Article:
NEW YORK (TheStreet) -- Our markets have been hijacked and are not so slowly coming apart. That's what I conclude from seeing what are being optimistically called trading "glitches" at Knight Capital Group KCG .
But Knight's problems with its latest software are certainly not the first sign of an electronic market run amok. We've seen it over and over again: the Flash Crash in 2010; high-speed "mistakes" in initial public offerings (including Facebook's FB ); and countless small electronic missteps over the past three years.
All of this has sapped investors' confidence about the fairness of our stock and commodity markets.
They're not sure why or how, but investors suspect that the game is rigged and are more and more refusing to be a part of it. The monthly outflows from stock mutual funds and indices show how deep their distrust has become.
It's not just the regular retail investor who has been marginalized in this rise of the machines. A generation of traders, mostly of my generation, have been slowly and nickeled and dimed out of a career that used to allow their wits and courage to generate a living. Now all of their historic advantages are instead delivered inexorably to those diabolical black boxes, leaving nothing -- not a crumb -- for a smart kid looking to work hard and be his own boss as a trader, a job I was lucky enough to have for more than two decades.
The big boys are feeling it, too. It's no coincidence that monster hedge funds run by the likes of George Soros, Stanley Druckenmiller, John Arnold and Louis Bacon have decided to return money to investors, becoming smaller, entirely private or totally retired and gone. Sure, the markets aren't delivering the "easy" returns of the 1990s, but mostly they're a lot less reliable, courtesy of machines that generate thousands of trades an hour for reasons no human can possible understand or process.
I'm no Luddite -- I hear the inexorable march of technology. But I also think it's time to try and put at least a part of that genie back into the bottle from whence it came. A transaction tax is a great first step toward doing that.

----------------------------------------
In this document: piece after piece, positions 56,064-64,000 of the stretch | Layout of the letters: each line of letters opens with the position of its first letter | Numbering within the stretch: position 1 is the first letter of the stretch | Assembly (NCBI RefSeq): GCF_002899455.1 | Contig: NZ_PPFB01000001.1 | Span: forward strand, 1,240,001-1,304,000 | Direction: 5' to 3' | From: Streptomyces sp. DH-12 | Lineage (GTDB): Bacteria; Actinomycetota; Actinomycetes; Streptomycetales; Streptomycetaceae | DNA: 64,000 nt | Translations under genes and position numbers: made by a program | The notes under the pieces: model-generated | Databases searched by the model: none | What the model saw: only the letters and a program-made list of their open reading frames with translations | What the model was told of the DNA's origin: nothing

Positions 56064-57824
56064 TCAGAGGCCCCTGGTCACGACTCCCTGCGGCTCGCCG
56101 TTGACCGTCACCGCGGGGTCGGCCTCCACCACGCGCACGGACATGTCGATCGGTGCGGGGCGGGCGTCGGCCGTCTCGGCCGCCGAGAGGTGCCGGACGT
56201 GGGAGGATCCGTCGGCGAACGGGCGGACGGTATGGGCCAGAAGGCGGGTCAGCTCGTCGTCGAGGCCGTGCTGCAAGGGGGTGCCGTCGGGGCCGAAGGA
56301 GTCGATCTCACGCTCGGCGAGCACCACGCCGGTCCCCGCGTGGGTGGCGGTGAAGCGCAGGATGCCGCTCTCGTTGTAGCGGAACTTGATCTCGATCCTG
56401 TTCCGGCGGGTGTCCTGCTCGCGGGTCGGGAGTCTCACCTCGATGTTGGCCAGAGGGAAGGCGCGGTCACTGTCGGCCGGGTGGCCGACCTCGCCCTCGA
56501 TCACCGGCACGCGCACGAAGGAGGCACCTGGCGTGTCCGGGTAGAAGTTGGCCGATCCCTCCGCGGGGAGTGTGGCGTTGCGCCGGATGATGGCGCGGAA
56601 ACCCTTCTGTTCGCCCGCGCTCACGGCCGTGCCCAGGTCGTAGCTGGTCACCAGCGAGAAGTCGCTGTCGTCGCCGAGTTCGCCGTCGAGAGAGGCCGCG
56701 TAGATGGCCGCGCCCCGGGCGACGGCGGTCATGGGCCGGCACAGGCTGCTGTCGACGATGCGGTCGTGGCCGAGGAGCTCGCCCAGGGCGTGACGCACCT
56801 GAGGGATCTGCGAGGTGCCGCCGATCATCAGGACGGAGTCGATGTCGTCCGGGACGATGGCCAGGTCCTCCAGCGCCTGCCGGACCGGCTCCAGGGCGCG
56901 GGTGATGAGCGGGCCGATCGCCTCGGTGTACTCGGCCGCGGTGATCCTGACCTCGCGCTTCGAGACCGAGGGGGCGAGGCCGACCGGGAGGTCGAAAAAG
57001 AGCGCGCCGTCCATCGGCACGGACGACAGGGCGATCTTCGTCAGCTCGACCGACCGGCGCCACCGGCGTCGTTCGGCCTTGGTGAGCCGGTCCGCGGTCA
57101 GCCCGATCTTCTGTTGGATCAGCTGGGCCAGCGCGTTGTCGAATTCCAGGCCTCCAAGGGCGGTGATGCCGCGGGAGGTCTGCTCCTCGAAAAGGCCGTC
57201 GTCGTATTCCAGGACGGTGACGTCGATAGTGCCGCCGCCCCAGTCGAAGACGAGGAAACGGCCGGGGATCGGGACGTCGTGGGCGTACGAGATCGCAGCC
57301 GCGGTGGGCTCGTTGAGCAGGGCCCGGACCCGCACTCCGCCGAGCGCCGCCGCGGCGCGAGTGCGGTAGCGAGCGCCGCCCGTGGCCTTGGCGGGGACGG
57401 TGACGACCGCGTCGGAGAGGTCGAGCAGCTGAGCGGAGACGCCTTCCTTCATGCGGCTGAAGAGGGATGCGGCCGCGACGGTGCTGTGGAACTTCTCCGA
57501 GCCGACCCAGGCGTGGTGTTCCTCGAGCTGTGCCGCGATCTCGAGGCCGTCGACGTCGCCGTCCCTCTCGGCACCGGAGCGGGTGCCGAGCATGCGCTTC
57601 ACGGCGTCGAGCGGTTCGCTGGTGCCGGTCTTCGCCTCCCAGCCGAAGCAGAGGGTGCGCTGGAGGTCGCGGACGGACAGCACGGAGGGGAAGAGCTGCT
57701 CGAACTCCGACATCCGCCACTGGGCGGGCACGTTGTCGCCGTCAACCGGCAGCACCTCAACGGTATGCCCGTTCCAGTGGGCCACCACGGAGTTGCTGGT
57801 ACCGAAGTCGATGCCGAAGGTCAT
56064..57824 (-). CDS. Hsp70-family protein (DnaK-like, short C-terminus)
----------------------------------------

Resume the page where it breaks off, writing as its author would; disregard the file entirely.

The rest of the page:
The idea is simple: Charge a miniscule extra fee on every trade executed at every registered exchange. Such a simple charge would make much algorithmic "churning" of volume uneconomic, while bringing institutional and retail trade back to the major exchanges and away from the electronic communication network "dark pools." You'd begin to relevel the playing field for retail and private investors, generate confidence by returning fairness to the stock markets, greatly reinvigorate employment in the financial markets and gain a nice source of unexpected revenue, too.
Besides the black box owners, only the exchanges wouldn't like it: They've spent the last five years encouraging the machines -- even spending money to buy algorithmic volume generation and giving preferential access to the biggest "market makers" such as Citadel, Goldman Sachs GS and Knight. The exchanges don't care about fairness -- they only care about volume growth.
But trying to reverse the tide on algorithmic trading will help the exchanges in the long run, like a bartender cutting off the chronic drunkard before he goes over the edge. As more and more machines remove more and more humans, these glitches, failed offerings, flash crashes and investor recoil will doom the proper operation of the stock markets for everyone, and bankrupt the exchanges in the process.
It's time to put people first and reverse the trend on the machines, reinvigorating what once was an industry that showcased the best of American capitalism and individual grit.
At the time of publication, Dicker had no positions in any of the stocks mentioned.
This article is commentary by an independent contributor, separate from TheStreet's regular news coverage.
For less than $3 per week, you can get full access to Jim Cramer's intraday market commentary and stock trading strategies - sometimes before he says them on TV! Join now.